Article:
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  1. #51
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    TimeForWine is offline Taking everyday one wine at a time...
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    Havent read replies - but it annoys the cr@p out of me - esp as one of my kids is afraid of dogs!

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    The OP in the other thread didn't say it was the woman's fault if she got attacked at all. She just said she was concerned because it was unsafe and there was a multitude of replies saying that statistically it wasn't that dangerous.

    People in this thread are suggesting that dog owners should change their behaviour (ie keep their dog on a leash at all times in public). They are also saying that they teach their children to modify their behaviour around dogs (not approaching them etc). I'm saying that the risk that dogs pose does not justify this kind of fear.
    Last edited by Meg2; 29-08-2013 at 10:39.

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    Quote Originally Posted by Meg2 View Post
    The OP in the other thread didn't say it was the woman's fault if she got attacked at all. She just said she was concerned because it was unsafe and there was a multitude of replies saying that statistically it wasn't that dangerous.

    People in this thread are suggesting that dog owners should change their behaviour (ie keep there dog on a leash at all times in public). They are also saying that they teach their children to modify their behaviour around dogs (not approaching them etc). I'm saying that the risk that dogs pose does not justify this kind of fear.
    One person said - she was assaulted once, if she's assaulted again it's on her head. And it went around and around as to why this mature, grown woman "shouldn't" go to the park.

    FearlessLeader did NOT say "my friend is 50 but keeps going to the park where there are dogs off leashes. I TOLD her to not go there again but she won't listen - she's so stupid!!"

    Massive difference.

    The law generally stipulates that dogs are supposed to be on leashes in public parks. People have to control their animals - not their friends.

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  5. #54
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    Quote Originally Posted by Meg2 View Post
    The OP in the other thread didn't say it was the woman's fault if she got attacked at all. She just said she was concerned because it was unsafe and there was a multitude of replies saying that statistically it wasn't that dangerous.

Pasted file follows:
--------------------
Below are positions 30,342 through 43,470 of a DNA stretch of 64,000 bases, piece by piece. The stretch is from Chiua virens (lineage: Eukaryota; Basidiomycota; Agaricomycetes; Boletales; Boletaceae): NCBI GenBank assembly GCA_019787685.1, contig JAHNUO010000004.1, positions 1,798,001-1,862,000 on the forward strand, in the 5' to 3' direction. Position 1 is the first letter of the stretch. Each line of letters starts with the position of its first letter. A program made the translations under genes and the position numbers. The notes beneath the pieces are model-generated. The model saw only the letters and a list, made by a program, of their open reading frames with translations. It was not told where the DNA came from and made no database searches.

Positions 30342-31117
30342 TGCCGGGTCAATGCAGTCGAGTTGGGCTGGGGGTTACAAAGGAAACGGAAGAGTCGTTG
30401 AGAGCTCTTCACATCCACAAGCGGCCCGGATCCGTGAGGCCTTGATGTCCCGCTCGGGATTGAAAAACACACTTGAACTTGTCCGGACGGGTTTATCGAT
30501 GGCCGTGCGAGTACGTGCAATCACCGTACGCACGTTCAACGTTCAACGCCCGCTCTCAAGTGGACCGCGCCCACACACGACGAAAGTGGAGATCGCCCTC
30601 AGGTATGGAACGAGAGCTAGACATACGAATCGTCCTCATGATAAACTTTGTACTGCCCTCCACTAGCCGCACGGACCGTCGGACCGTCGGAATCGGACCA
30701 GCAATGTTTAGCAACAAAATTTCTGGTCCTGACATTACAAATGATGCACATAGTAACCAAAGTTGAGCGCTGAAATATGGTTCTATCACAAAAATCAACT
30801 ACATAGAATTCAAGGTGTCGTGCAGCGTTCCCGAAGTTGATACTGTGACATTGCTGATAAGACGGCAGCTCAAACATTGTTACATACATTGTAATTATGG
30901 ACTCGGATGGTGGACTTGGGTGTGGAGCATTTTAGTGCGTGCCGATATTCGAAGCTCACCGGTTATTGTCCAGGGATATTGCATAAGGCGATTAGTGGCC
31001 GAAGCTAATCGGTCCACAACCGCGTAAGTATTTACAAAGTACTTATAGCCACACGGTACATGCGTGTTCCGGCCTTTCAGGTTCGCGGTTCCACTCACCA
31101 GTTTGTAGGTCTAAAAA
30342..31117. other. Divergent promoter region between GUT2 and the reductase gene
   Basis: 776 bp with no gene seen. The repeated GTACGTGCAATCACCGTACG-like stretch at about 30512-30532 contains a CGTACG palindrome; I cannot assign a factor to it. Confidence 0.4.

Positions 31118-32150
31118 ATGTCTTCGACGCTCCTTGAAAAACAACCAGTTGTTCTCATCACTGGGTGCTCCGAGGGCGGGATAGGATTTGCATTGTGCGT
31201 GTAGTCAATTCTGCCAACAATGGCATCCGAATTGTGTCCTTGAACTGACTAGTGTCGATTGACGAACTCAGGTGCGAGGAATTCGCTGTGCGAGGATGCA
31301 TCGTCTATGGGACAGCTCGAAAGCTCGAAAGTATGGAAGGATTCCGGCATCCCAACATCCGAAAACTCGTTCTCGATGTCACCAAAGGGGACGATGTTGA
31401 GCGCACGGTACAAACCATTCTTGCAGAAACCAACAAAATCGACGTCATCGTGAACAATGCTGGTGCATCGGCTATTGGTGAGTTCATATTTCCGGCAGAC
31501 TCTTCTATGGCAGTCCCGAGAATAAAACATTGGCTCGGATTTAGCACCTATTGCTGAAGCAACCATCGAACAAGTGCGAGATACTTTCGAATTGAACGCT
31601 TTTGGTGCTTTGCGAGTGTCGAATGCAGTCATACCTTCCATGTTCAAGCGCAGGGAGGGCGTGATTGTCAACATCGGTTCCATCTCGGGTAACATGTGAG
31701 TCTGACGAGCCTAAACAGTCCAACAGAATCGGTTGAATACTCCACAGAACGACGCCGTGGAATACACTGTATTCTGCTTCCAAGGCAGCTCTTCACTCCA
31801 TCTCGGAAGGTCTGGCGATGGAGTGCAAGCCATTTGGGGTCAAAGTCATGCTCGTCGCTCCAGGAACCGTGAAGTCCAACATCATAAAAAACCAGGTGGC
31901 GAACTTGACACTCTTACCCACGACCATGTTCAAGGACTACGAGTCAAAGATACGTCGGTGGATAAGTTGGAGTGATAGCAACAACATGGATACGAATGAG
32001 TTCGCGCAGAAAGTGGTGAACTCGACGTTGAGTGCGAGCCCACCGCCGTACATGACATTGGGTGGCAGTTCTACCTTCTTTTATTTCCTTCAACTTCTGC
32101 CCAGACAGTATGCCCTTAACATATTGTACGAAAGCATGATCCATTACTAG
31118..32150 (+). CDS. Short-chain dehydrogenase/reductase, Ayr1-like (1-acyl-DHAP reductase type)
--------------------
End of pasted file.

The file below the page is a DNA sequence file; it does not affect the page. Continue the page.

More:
People in this thread are suggesting that dog owners should change their behaviour (ie keep their dog on a leash at all times in public). They are also saying that they teach their children to modify their behaviour around dogs (not approaching them etc). I'm saying that the risk that dogs pose does not justify this kind of fear.
    One main difference. In this thread the perpetrator is an animal, with animal instincts they can't control. In the other thread the perpetrators would be human, able to control their actions.

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    The analogy is around the wrong way, anyway. People in this thread are asking that the potential threat be removed - i.e. simply that people put their dog on a leash as the law stipulates. Nobody has said that the people who could be potentially attacked by the dogs stop going to the park!!

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    Quote Originally Posted by Meg2 View Post
    The OP in the other thread didn't say it was the woman's fault if she got attacked at all. She just said she was concerned because it was unsafe and there was a multitude of replies saying that statistically it wasn't that dangerous.

    People in this thread are suggesting that dog owners should change their behaviour (ie keep there dog on a leash at all times in public). They are also saying that they teach their children to modify their behaviour around dogs (not approaching them etc). I'm saying that the risk that dogs pose does not justify this kind of fear.